The 16th Annual Planet In Focus Film Festival is putting a spotlight on a number of important environmental issues this year between October 21st and October 25th. Here’s a list of 10 documentaries that highlight the beauty of our natural world, the mysteries that still exist within it and issues surrounding how to stop environmental degradation.
Strange and Familiar (2015) – Friday October 23rd, AGO Jackman Hall, 6:30PM
What can be done to revive traditional rural cultures in an increasingly mechanized age? On Fogo Island, a Maritime community that has been facing devastation since the collapse of cod fishing, native Newfoundlanders architect Todd Saunders and entrepreneur Zita Cobbs have come up with a radical solution. They’ve constructed a stunning original hotel, which is intended to act as a catalyst for the community.
Angel Azul (2014) – Saturday, October 24th, AGO Jackman Hall, 9:30PM
Eco-tourism can be an excellent way to raise awareness about endangered environments. But sometimes that same tourism threatens to trample and destroy the very environment that it is supposed to protect. Angel Azul tells the story of one artist’s stunningly beautiful and elegant solution to this dilemma. Jason DeCaires Taylor constructs undersea sculpture parks. These sculptures are designed to provide a foundation for coral reef regeneration and regrowth. The parks educate tourists about the dire conditions of reefs while simultaneously diverting disruptive tourist traffic from fragile natural reefs. With lovely underwater photography, Angel Azul is an excellent example of a fruitful intersection of art and environmentalism.
A Passion of Gold and Fire (2014) – Saturday, October 24th, AGO Jackman Hall, 7:00PM
A first person narrative of a beekeeper, whose passion is his apiary. He can’t find someone to replace him. Quietly devastating, this nicely shot, doc has a powerful message about the importance of bees. Screens alongside Good Things Await (2014).
On A River In Ireland (2014) – Saturday, October 24th, AGO Jackman Hall, 4:45PM
Colin Stafford-Johnson, an Emmy winning cinematographer, poetically narrates his journey across the mighty Shannon, Ireland’s longest river. Ravishing cinematography transports the viewer as Stafford-Johnson guides us through some of the most gorgeous locales in the word. Over four seasons, he explores the land as well as the river, finding nature taking its course with all the diverse creatures.
Sun Bear (2015) – Saturday, October 24th, Innis 222, 12:30PM
Sun bears are the smallest bear species in the world. Living throughout Southeast Asia, their populations are threatened by hunting, and their habitat is threatened by deforestation.This striking short film tells their story through the perspective of one sun bear.
Banking Nature (2014) – Saturday, October 24th 2015, Innis College, 6:30PM
This provocative documentary investigates whether the same institutions that have caused recent economic meltdowns can ultimately propel the environmental movement. If nature is quantified by how much it costs, will the capitalist system turn green? Directors Feydel and Delestrac contribute to a bold and urgent debate. Part of Festival Forum Day – will be followed by a panel discussion and debate.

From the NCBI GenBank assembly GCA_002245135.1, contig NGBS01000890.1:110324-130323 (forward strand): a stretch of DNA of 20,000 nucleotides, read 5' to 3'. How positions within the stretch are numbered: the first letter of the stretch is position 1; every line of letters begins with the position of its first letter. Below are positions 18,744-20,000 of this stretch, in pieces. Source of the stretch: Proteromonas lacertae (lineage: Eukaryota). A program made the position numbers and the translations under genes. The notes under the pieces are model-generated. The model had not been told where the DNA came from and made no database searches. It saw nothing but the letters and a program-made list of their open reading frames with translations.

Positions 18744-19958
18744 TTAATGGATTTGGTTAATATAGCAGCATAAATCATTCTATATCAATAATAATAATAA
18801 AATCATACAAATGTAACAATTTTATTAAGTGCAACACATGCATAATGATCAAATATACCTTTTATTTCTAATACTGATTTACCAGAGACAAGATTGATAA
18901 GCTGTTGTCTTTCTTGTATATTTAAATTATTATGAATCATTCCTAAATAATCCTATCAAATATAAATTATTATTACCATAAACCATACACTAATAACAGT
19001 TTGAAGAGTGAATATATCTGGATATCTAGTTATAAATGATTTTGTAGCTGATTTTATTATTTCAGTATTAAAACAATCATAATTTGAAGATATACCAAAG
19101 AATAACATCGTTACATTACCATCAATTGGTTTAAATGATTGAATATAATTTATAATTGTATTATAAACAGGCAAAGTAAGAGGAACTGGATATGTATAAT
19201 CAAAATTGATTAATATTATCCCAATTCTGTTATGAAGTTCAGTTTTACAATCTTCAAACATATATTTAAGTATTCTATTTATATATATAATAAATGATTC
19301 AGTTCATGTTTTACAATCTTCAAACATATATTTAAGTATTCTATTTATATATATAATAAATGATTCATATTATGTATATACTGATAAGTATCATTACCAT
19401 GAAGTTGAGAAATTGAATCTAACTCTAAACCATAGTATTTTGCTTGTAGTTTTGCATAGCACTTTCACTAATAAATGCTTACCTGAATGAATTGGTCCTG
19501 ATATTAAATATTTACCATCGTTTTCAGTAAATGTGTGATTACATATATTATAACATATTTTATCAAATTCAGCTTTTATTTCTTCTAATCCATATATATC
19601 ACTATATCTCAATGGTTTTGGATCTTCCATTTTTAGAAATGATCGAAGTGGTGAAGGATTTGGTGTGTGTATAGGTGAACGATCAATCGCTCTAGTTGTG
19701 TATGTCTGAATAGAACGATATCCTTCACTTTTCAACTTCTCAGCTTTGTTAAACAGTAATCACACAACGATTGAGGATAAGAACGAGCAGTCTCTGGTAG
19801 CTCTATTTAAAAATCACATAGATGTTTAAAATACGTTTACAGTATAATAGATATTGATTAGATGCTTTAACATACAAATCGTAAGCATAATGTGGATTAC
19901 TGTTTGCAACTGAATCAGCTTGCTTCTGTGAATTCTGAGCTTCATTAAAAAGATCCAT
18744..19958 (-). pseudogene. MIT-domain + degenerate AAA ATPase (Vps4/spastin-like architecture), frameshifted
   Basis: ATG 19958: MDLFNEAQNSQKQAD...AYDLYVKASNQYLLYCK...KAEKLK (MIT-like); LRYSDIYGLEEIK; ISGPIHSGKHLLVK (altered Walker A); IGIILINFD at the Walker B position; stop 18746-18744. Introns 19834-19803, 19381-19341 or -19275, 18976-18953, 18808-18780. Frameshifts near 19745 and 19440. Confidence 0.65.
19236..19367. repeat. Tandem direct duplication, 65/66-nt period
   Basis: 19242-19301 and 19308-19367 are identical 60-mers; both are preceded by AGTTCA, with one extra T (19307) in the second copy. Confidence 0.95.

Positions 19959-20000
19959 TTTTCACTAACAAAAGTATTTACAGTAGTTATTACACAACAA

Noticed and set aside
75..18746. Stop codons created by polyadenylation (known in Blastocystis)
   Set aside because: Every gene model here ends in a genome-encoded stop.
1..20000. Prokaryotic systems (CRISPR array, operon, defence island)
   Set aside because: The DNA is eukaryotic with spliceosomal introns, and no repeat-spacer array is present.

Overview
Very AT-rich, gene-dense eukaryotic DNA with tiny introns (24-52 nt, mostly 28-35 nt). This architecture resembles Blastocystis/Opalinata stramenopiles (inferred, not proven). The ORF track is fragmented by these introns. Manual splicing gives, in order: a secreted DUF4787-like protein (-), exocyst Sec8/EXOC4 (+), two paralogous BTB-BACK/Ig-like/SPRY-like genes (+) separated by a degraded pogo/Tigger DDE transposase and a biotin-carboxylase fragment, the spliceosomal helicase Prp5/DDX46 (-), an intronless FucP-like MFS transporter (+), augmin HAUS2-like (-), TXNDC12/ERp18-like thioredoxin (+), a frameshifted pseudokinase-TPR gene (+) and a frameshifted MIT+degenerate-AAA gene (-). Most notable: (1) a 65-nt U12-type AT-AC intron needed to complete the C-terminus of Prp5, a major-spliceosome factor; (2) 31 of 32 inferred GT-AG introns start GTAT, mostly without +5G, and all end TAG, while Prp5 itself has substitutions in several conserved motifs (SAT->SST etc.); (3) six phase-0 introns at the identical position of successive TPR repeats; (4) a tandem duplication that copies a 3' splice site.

Grasslands (2014) – Sunday, October 25th, Innis College, 4:00PM
Grasslands is a quiet meditation on the unique natural habitat of mixed-grass prairie throughout the four seasons, from the perspective of the ranchers, conservationists, and First Nations people invested in the ecological well-being of this region located in southern Alberta, Saskatchewan, North and South Dakota and Montana. At the heart of this documentary is the re-introduction of bison to the landscape – a powerful metaphor for restoration of environment and culture.
Puffin Patrol (2015) – Sunday, October 25th, AGO Jackman Hall, 2:15PM
On Gull Island, just south of St John’s, Newfoundland, it is breeding season for over 300,000 pairs of North Atlantic puffins. The birds get right down to business, digging new burrows to protect their single precious egg. Scientists work to uncover the mysteries of this beloved bird: their navigational abilities have intrigued scientists for decades, but now with advanced geo-tagging technology, pieces of the puzzle are coming together.
La Botanique des amours (2014) – Saturday, October 24th, Innis 222, 2:30PM
Gone Wild (2013) – Sunday, October 25th, AGO Jackman Hall, 12:00PM
After Communism collapsed in Rumania, horses were set free in fields, where they formed into herds and roamed free. In Gone Wild, the gorgeous Danube delta near the Black Sea is the setting for this true tale of what happened when the government decided to capture the horses because they might cause environmental damage to the ravishing Letea Forest. A fascinating battle ensued over whether the horses or the trees should be protected.